Friday, August 23, 2013

color and light

I had seen that look before.  But never from the gardener.

Yesterday I ran across a CD I have not played for a long time.  And I don't know why. 

Color and Light
.  It combines two musical styles I enjoy.  Jazz and Stephen Sondheim's music.  Or, more accurately, several jazz giants (Herbie Hancock, Grover Washington, Holly Cole) have taken Sondheim themes and worked them into their particular jazz styles.

I slipped it into the computer and cranked up the speakers to Mexico neighborhood volume.  And reveled in the sound.  Barely noticing the gardener was trying to clean up the garden. 

My experience is that these cross-over concepts albums -- especially of these two genres -- are seldom successful.  For good reason.  Show tunes come from a completely different tradition than jazz.  The product often comes across as Julie Andrews tarted up as Ella Fitzgerald.

But that is not true for this album.  Sondheim's careful harmonics are suited to jazz treatment.

Herbie Hancock's working of the title song is a perfect example.  The song is from Sunday in the Park with George -- a musical about the work of pointillist painter Georges Seurat.  It is a perfect match for Hancock's style.

Hancock has sifted out the basic theme and then gives it his characteristic Debussyesque lyricism -- retaining Sondheim's underlying punctuated percussion (evocative of pointillist brush strokes).  And he runs with it.  It is all color and light.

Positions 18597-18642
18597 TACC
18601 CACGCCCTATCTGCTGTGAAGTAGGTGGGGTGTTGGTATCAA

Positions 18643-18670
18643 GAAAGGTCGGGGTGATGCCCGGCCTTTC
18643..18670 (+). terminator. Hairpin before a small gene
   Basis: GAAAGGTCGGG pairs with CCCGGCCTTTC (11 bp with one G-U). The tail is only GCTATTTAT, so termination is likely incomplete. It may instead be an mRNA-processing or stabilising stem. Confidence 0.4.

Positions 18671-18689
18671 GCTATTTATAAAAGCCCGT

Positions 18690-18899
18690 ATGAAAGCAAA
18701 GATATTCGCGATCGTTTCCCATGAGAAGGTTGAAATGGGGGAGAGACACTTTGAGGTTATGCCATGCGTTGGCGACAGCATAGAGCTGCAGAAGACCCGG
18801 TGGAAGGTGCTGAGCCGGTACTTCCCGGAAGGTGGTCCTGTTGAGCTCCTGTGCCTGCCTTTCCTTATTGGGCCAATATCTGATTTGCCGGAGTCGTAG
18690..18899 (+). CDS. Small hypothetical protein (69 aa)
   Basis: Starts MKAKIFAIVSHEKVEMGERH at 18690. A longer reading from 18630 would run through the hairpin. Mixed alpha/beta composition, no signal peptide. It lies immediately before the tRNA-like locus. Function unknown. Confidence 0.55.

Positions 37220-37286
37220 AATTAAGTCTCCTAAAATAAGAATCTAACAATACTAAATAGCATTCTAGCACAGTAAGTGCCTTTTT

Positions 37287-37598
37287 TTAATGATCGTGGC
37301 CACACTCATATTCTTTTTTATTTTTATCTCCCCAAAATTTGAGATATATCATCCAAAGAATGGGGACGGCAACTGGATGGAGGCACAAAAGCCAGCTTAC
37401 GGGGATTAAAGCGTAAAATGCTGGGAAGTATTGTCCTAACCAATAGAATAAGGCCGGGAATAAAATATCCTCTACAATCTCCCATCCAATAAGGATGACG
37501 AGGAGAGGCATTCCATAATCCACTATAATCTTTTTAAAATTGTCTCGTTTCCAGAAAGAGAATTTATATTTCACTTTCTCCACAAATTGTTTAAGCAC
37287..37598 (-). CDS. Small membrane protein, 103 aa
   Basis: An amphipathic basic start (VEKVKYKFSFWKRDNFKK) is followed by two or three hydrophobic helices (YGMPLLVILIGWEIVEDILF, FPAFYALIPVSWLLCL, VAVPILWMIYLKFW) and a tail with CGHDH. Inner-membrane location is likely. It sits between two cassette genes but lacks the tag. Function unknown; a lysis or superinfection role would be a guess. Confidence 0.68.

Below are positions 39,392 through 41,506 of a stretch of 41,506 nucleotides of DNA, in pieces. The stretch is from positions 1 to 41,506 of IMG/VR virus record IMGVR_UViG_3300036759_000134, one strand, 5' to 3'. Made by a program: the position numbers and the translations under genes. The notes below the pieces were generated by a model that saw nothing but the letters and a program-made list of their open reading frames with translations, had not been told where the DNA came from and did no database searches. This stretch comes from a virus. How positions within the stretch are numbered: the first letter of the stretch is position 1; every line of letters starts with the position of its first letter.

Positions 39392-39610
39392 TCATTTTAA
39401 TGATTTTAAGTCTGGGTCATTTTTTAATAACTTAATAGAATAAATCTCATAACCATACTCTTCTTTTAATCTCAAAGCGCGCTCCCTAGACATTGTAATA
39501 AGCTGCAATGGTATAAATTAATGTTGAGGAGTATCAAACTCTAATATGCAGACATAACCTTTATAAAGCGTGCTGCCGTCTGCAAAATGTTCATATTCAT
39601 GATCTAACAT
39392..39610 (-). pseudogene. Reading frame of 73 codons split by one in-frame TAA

The piece is the best on the album.  Probably because I have always considered Seurat's strokes to be a visual manifestation of jazz.  Not jazz in its rather austere intellectualism.  But a far more approachable jazz where ideas remain abstract while still taking noticeable form.

The gardener did not agree with my taste.  His look was exactly the same as Herbert Greenleaf's in The Talented Mr. Ripley: "To my ear, jazz is just noise -- just an insolent noise."

I wish I could share the "Color and Light" track with you.  But I cannot find it online in a form that retains its subtly.  Instead, here is a far simpler Hancock version of "They Ask Me Why I Believe in You."



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